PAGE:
Where Will Your Career Take You? Tips for Preparation & Common Careers Abroad

Earlier this year we shared information about where the job search may take you. Traveling outside of Wisconsin after graduation is a huge step and it is even more significant when you desire to pursue an international career.

Side of the VE Monument

Traveling abroad has become increasingly popular. Every year, the U.S. has nearly 300,000 students study abroad in addition to the cultivation of unique programs such as Semester at Sea. Traveling abroad provides several benefits such as learning a foreign language and developing a global perspective. Now on to the big question: what happens when you want to work abroad?

Here are some tips on preparing for a career abroad and some common international careers.

 Documentation needs (Passport, Visa, and Work permit)

  • While passports may be applied for through the U.S. Department of State, obtaining work visas and work permits are a bit more challenging. Many countries will require that you have a job offer prior to obtaining a work visa or work permit. Additionally, some countries will require a special type of visa related to work (i.e. business visa, work visa) and a work permit. Going Global, a career resource located on Hawk Jobs, provides excellent information on work visas and work permits.

Getting a Job

  • Preparation: According to the Institute for International Education of Students, you are more likely to secure a job abroad after completing an international internship. In addition to international internships, working domestically, gaining proficiency in a second language, and building a global network are other ways to prepare for an international career.
  • Before or After: Make the decision as to whether you want to have a job prior to traveling abroad or after you have settled abroad. There will be challenges either way, but there are useful strategies for each situation.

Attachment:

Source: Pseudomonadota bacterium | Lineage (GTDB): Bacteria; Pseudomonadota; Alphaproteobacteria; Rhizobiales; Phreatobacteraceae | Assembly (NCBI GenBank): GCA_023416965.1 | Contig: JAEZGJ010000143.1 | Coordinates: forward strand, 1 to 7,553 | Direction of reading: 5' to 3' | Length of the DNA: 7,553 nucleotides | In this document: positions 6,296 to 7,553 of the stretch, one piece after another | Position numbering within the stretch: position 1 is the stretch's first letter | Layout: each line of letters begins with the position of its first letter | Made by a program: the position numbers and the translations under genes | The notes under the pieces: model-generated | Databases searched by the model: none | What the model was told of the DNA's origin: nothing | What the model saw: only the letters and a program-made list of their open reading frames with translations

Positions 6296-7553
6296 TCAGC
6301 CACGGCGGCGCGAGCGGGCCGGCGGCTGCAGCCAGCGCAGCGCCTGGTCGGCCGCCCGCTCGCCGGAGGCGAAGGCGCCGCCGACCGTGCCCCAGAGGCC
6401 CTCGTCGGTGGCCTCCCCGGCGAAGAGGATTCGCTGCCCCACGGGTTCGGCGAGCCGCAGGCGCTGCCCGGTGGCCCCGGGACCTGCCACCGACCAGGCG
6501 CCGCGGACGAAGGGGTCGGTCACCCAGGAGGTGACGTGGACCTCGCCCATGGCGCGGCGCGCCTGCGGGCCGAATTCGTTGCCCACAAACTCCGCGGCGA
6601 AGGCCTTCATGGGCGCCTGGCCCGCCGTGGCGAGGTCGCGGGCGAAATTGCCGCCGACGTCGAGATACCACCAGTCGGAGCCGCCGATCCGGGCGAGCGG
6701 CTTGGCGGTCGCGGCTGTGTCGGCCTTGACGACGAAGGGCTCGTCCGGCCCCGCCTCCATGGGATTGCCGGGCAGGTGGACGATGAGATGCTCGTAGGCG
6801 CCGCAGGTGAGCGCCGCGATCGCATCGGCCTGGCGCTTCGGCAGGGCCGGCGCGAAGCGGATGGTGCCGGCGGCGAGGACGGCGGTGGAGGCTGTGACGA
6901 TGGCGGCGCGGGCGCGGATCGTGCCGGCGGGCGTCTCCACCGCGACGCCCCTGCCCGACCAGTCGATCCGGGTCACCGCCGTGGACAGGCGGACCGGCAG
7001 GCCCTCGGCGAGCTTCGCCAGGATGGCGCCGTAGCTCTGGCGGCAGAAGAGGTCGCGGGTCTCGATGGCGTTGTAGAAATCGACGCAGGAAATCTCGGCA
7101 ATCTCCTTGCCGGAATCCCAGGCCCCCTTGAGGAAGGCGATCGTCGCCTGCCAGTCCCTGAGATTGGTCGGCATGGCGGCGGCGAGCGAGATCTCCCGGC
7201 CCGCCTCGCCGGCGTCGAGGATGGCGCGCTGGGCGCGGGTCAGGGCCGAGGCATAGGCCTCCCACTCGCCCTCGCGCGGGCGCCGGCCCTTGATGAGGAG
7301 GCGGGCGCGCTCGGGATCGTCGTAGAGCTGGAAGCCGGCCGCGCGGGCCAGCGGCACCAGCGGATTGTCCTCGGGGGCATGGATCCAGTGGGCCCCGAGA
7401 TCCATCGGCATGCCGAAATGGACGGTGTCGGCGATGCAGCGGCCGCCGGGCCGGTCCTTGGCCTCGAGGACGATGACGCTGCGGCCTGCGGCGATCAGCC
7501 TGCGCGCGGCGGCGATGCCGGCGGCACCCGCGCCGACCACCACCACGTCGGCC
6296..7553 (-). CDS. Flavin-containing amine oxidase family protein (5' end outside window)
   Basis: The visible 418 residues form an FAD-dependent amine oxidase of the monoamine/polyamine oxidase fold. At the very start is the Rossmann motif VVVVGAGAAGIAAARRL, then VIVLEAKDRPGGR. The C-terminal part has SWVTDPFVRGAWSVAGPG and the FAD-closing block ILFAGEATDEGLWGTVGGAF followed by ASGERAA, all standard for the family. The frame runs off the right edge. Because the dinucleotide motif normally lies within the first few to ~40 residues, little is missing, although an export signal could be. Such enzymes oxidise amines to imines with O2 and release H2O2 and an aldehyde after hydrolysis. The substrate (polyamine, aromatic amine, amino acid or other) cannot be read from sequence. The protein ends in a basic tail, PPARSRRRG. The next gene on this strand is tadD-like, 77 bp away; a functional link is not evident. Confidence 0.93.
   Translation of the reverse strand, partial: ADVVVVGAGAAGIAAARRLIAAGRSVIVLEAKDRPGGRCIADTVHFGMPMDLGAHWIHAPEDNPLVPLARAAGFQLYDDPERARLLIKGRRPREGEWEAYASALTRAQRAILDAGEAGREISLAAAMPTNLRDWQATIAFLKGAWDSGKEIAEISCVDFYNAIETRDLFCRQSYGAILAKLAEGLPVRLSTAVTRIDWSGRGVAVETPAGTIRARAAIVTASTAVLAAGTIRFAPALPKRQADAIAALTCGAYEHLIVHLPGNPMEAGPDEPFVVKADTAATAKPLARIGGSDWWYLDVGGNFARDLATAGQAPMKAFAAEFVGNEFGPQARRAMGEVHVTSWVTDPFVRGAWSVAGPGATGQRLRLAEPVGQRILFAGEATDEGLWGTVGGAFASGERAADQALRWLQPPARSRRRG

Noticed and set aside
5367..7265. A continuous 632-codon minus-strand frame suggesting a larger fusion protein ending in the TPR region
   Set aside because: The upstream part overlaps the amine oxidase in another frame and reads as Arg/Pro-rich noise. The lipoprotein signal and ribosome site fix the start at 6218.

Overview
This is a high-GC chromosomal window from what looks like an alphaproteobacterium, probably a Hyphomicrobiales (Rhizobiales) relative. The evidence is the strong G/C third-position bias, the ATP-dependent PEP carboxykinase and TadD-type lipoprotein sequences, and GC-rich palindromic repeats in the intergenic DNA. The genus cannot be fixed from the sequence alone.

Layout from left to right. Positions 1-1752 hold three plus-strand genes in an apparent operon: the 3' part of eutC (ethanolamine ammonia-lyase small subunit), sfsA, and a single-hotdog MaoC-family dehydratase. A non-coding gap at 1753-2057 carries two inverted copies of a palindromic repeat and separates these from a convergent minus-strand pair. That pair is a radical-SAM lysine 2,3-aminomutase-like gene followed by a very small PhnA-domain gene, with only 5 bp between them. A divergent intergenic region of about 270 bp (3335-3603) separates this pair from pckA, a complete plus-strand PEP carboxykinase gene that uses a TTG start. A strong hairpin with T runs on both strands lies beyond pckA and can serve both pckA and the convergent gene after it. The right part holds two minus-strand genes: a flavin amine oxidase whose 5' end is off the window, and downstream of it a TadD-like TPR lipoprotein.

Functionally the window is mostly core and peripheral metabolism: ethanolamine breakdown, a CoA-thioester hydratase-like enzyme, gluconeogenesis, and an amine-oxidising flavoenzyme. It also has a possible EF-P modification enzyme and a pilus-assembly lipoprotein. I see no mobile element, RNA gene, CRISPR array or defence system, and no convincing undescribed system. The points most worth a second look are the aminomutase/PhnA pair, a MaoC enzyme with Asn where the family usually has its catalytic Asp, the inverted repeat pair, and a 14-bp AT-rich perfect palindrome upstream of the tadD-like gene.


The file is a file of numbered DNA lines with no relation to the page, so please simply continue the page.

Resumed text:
• Study your Country: Different countries have their own unique benefits and challenges. Make sure to gather information about the economy and top companies of the countries you are considering.
  • Build a Global Network: Take some time to get to know individuals from different countries in your field of interest. Try to find out more information about how they have prepared for and obtained their job. This is always easier when you have had some previous travel abroad experience. In any case, using LinkedIn can be a useful tool as well.

Common Careers Abroad

  • Government and International Relations: This includes Foreign Affairs, Government Intelligence, and work with the United Nations.
  • Domestic to International: I once worked with a student seeking marketing opportunities in Israel. After some searching, we found some companies and job postings. Many positions available in America will also be available abroad.
  • Teaching English: We shared some information on teaching abroad earlier in the year.
  • Non-Governmental Organizations (NGO): If you have a passion for issues that span internationally, such as poverty, women’s rights, or community development, then you may want to consider NGO’s with international opportunities.
  • Miscellaneous: Other common careers abroad range from agriculture (WWOOFing) to working as an Au Pair.

You never know where your career will take you! Stop by Career & Leadership Development to find more information about working abroad.

Photo by Ben Demey.